With music and rum comes great dance, of course – and my the Cubans can bust a move. Salsa is pretty infectious so me and Amy, Oliver’s sister, decided to take a lesson on a roof terrace in Santiago de Cuba. We were slightly nervous about the prospect, having stumbled upon the dance school randomly, but by the end of the hour we were both being twirled around sweatily by Leo ‘El Oso’ (The Bear) and Ramón ‘El Serpiente’ (The Snake) respectively. For a few happy seconds I actually forgot to count my steps, smiled and enjoyed the sensation of dancing salsa on a roof terrace in Santiago de Cuba. There is nothing like dancing salsa on a roof terrace in Santiago de Cuba with Leo El Oso though to make one feel extremely white and northern European. My salsa nickname would be something more like ‘La Rigida’ I fear.
We spent the last five days of the holiday in an all-inclusive resort in Guardalavaca on the north coast. I had never in my life stayed anywhere all-inclusive before and it was certainly an experience… Extreme laziness and self-indulgence ensued pretty quickly and I must admit it was quite nice to order stuff and walk away from the table without having to wait for the bill. With the palm tree-lined white beach, daily catamaran and pedalo trips and free cocktails, I can definitely see why most of the guests never set foot outside. But what a crying shame to go all the way to Cuba and never leave the all-inclusive bubble of a resort that could just as well be in Jamaica or Barbados or Costa Rica or Tenerife. Humans are strange creatures.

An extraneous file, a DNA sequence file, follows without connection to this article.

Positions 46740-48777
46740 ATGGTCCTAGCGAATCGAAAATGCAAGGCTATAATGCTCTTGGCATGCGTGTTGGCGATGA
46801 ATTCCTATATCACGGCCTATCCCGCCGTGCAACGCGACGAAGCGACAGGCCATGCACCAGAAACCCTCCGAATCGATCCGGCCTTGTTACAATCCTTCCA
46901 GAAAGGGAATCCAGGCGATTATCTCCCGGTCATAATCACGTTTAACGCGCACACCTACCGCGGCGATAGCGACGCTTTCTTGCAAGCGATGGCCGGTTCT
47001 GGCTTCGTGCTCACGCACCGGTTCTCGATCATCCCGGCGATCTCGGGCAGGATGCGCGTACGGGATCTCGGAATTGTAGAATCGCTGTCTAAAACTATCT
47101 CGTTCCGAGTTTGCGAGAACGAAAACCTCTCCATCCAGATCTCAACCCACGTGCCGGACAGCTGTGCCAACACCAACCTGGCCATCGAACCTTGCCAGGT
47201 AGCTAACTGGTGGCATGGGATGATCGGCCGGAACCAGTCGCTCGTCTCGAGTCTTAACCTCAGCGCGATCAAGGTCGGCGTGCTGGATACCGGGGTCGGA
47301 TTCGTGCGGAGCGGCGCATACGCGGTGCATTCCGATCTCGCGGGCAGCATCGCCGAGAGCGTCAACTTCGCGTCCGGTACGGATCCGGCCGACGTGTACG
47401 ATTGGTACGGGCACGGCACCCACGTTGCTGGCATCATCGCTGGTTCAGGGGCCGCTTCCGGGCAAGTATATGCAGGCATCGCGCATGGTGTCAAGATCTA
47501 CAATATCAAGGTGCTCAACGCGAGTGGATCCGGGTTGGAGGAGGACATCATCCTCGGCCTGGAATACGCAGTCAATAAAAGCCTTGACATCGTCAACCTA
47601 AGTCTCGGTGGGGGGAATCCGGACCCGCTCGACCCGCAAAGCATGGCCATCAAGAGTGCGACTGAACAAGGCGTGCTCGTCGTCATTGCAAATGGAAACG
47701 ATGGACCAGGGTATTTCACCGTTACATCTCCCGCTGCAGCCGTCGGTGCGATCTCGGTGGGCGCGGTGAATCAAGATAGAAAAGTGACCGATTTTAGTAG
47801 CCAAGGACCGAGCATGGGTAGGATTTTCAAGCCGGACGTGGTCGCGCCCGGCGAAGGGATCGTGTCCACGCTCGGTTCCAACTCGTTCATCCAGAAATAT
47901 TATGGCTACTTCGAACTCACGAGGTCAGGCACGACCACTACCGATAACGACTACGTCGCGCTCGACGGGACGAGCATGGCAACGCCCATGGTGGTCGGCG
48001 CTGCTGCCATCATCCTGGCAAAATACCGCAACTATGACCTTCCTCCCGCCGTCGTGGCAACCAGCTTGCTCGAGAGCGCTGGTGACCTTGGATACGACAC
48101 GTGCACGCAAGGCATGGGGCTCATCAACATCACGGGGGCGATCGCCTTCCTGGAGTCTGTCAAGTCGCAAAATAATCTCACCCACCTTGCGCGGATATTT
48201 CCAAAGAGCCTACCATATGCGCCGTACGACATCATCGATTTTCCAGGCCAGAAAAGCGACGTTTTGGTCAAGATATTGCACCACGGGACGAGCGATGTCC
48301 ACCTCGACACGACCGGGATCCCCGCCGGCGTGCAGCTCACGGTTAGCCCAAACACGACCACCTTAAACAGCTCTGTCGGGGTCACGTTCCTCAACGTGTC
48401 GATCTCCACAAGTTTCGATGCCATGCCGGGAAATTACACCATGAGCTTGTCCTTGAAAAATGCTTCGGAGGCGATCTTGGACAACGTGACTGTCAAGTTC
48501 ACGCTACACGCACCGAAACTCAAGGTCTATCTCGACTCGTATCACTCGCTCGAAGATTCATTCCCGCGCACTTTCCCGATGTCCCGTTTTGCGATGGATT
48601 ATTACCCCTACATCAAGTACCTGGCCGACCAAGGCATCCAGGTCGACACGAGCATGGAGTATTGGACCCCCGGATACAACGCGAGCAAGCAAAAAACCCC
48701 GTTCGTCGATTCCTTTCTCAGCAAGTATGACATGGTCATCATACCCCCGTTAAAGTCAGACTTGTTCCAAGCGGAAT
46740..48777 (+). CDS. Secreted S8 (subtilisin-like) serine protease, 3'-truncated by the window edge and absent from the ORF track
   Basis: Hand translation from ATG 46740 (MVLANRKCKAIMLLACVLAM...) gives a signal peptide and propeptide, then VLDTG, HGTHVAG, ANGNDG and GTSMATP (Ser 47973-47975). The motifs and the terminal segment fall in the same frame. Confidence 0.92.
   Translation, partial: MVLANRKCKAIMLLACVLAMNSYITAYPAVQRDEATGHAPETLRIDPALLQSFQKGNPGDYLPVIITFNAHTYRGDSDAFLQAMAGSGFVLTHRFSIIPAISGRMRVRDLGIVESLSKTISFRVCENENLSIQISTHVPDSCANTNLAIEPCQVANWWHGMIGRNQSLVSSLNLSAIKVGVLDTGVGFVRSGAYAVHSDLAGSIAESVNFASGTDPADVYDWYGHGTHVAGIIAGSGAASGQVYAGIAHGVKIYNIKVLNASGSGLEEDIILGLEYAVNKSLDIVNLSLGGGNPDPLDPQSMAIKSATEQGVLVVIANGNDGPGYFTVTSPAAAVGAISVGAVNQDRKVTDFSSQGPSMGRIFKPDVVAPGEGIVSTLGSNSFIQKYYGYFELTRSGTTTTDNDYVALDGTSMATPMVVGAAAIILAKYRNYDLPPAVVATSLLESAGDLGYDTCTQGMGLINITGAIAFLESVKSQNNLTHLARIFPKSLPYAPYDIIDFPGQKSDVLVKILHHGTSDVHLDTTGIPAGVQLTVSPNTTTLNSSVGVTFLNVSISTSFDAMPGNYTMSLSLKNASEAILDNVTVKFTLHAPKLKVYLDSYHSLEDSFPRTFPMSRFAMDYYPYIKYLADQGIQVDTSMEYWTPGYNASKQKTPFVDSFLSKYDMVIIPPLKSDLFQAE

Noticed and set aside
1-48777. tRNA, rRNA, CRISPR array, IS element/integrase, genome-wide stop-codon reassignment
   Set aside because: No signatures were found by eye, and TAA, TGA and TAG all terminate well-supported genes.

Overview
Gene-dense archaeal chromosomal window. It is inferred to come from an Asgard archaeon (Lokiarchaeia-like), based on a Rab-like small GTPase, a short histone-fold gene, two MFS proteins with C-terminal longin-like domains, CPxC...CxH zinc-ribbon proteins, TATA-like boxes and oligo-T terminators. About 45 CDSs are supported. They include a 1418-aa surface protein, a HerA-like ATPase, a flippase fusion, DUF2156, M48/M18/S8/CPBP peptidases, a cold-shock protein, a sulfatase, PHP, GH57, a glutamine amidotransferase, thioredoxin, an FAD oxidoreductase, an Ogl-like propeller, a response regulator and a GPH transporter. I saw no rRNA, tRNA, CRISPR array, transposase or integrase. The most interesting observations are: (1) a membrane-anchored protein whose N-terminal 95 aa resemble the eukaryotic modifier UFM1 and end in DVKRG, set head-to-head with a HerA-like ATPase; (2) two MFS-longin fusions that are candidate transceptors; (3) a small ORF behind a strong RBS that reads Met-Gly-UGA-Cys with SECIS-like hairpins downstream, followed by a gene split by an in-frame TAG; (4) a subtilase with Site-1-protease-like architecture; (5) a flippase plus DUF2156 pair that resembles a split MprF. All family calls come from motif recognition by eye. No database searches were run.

Anyway. It is January now and I am back in England, where the nights are long and the rain lashes down. That white beach with the cocktails and catamarans is a world away. But I find myself quietly humming Guantanamera as I collapse my umbrella and step into Boots to decide which of the 20 types of dental floss I will choose to put in my basket. Without contrast, life would be but boring.